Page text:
After reading through the cookbook thread from front to back, I bought a couple of the recommended works, including How to Cook Everything by Mark Bittman. I went straight to the index to look up what it says about rabbit which came as a surprise to me (p. 653 in the 2008 print):
But you can substitute rabbit---which really does taste like chicken---for virtually any recipe for braised chicken.
This wasn’t at all what I expected. Just to give you some background: due to relatives who live in the country, my family always had a decent supply of rabbit meat. Until say five years ago we had rabbit once every other month, or more often; definitely more frequently than chicken. That said, I don’t recall rabbit to taste anything like chicken up to the point that apart from soup I don’t value the latter very much, while I absolutely love the former.
What I want to know: How does this substitution work? How far does it go (is it limited to braised food)? Is it reversible? What chicken recipe should I try with rabbit meat? Am I prejudiced against chicken ;-)?
I would say he is referring to farmed rabbit which does have a very mild flavour akin to chicken especially compared to the wild stuff.
I want to make, "A brace of coneys" stew. It needs to sort of feel like rabbit is in there, but don't have any rabbit. What would be an easy to find, suitable substitute? I've never even had rabbit so I am really clueless here. Can I add certain spices to beef? chicken? What would you suggest?
I have never cooked rabbit before, and my charts don't include rabbit. Are there food safety considerations speaking for thorough heating, as with chicken, or is it acceptable to cook it medium rare? Also, what temperature corresponds with the different grades of doneness? I intend to roast half a small rabbit in the oven; the meat doesn't look suited for collagen-based cooking, the animal is probably too young.
Approximately how many servings of meat can be gotten from one rabbit? For argument's sake, let's say the rabbit is about 12 weeks old and raised as a foodsource (not hunted wild). I understand that the answer can vary wildly based on preparation and serving technique- I hope to serve it as a main dish, probably roasted or fried.
A family member gave me a couple rabbits to cook and I'm not sure how to prepare them. I'd prefer something on the smoker or grill. Do I marinate, rub, brine? I'm just not sure how to prepare it.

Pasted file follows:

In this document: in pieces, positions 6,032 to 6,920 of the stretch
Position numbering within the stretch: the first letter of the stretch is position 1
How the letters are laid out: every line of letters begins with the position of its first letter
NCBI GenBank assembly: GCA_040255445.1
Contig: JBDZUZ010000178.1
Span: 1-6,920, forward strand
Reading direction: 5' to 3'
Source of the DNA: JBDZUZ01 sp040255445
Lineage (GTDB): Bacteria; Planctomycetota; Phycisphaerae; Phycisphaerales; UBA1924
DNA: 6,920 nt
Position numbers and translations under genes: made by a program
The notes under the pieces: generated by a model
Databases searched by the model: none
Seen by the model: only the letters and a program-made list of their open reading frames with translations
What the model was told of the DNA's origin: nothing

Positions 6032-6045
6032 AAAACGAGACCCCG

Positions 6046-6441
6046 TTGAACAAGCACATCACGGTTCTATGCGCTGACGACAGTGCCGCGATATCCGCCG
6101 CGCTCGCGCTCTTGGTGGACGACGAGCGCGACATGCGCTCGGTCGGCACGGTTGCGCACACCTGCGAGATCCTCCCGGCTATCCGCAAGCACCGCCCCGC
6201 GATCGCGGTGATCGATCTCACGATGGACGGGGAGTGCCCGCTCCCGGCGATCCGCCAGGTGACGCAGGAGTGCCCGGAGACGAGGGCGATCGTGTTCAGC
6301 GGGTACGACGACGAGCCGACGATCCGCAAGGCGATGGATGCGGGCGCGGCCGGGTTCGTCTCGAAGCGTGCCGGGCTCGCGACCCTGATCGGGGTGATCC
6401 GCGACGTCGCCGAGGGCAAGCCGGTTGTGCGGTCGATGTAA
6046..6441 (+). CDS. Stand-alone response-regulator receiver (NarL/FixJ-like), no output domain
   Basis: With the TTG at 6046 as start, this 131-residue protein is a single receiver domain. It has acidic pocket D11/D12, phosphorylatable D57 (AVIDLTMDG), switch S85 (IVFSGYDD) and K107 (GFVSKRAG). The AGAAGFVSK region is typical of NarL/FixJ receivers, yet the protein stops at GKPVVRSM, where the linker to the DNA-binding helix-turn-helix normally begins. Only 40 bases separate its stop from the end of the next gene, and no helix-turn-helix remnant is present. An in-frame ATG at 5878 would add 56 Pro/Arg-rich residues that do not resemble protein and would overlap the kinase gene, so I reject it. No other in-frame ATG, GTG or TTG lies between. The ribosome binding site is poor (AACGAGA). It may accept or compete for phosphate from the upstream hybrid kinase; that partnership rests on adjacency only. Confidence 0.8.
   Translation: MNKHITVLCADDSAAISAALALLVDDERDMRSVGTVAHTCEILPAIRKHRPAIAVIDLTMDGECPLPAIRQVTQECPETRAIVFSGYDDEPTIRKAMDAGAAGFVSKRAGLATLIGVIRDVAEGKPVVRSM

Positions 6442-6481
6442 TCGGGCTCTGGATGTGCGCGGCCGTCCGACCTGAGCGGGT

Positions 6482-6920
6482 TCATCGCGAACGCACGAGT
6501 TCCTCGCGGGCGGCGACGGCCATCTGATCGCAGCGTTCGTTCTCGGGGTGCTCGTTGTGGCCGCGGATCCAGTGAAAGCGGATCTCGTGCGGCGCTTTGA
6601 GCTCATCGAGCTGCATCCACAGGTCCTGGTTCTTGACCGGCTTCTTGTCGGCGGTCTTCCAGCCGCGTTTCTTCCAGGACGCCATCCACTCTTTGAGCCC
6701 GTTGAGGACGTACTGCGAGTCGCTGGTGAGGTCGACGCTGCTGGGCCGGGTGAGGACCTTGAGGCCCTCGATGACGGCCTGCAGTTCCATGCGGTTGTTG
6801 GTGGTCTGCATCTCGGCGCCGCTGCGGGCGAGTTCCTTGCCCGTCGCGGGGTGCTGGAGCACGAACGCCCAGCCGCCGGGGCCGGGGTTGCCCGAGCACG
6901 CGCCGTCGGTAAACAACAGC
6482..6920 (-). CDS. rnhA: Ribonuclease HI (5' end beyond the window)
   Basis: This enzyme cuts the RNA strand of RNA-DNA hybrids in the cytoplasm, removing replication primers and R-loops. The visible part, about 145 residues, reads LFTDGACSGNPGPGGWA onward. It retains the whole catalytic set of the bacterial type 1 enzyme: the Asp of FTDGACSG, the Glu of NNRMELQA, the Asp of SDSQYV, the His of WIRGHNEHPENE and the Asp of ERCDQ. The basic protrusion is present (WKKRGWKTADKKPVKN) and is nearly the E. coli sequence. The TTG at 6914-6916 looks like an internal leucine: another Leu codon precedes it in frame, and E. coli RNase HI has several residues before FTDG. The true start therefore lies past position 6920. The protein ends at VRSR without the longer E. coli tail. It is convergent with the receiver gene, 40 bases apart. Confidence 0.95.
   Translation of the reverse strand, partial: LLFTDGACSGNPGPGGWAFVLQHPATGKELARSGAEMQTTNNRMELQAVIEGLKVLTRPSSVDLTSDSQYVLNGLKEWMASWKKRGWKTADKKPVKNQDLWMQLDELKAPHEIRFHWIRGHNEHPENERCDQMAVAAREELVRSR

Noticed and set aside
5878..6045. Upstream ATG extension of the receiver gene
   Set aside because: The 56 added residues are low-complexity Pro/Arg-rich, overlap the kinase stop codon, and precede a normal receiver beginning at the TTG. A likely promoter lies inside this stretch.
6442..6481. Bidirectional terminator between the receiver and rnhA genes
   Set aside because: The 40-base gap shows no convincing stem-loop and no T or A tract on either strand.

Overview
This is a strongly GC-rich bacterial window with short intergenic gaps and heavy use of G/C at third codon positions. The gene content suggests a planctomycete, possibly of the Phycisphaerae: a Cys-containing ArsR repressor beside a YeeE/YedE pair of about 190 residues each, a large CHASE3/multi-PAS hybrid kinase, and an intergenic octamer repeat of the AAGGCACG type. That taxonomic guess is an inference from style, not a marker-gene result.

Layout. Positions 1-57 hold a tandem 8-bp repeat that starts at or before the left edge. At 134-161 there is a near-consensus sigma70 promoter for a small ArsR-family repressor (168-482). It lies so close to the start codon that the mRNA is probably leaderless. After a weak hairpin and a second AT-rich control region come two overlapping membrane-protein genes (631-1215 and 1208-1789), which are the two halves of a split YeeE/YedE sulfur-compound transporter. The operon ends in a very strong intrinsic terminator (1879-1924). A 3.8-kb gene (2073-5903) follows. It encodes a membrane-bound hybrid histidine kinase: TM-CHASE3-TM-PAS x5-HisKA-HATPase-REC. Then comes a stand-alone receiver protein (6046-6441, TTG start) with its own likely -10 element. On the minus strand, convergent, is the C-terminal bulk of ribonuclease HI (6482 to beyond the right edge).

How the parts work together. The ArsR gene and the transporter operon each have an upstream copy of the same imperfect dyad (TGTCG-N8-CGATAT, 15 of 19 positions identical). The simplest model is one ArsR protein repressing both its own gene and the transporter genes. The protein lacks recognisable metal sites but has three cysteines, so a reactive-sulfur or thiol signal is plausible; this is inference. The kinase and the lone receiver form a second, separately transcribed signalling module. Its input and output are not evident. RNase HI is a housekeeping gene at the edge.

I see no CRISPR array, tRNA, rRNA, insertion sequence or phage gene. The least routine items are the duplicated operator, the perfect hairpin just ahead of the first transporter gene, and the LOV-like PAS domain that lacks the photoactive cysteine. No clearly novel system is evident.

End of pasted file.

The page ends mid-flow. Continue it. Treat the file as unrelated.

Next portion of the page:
When I make snickerdoodles, they taste too "tangy" to me which I believe is due to the acidity of the tartaric acid. The recipe I have calls for a 2:1 ratio of cream of tartar to baking soda which is consistent with the proportions in How do I make a baking powder substitute? and What is the difference between baking soda and baking powder? What can I do to reduce the tanginess? Edit: Here's.... I've used what we in the US call "cinnamon" which is actually Cassia (it's what you get at the grocery store and what you grew up on if you're American). If you buy Vietnamese or "Saigon" cinnamon
I occasionally experiment in the kitchen by tossing together rather arbitrary mixes of whatever I have handy. Tonight I'm making something which I would call a stew, but with much less liquid. It's in the crockpot where it should be ready in about three hours. It's not braised chicken, because I did start without the pre-cooking that "braising" implies. I'd be inclined to call it a roast... water to submerge the carrots * put a small pat of butter on the top of each piece of chicken So you can see why it's like a stew or a roast but not quite either of them. What is it?
Tonight, my friend and I ordered a fried chicken special at a restaurant with a local food theme. It was a great dish. Both of us got very pink chicken. I am pretty sure that my plate had three drumsticks. Upon noticing the color, my colleague returned the dish to be more thoroughly cooked. I did not return mine, since last week I read the USDA fact sheet on poultry preparation. It says... (e.g. are there heritage breeds that have exceptionally red meat)? Should I have been concerned (since I did not have a thermometer) (and should I have sent my chicken back?) Is undercooked (pink) chicken
pretty well. My questions: How can I improve upon my process? Should I be baking the chicken at a lower temperature (350 degrees) for longer? Should I be baking at 400 degrees for longer? Should I raise the temperature to 425 degrees? I've considered using a meat thermometer, but it seems daunting to me and I haven't had a lot of lucky in the past. Maybe my thermometer is just bad? Any advice is appreciated, but if you can provide reasons for why you advise things, I would be most grateful. Update: I've tried some variations with lower temperature and higher temperatures. The method
their core is removed. Wikipedia here states that: Dried lentils can also be sprouted by leaving in water for several days. This changes their nutrition profile. so what does it mean? I am always looking for getting most out of bucks but sprouted beans taste good so trying with lentils. I like lentils due to their high protein content. I am unsure what happens to lentils in sprouting. Does sprouting just break some starch to smaller carbon chains if so what does it mean in terms of protein content? Some energy is surely lost in sprouting as the bad water is thrown away. But how do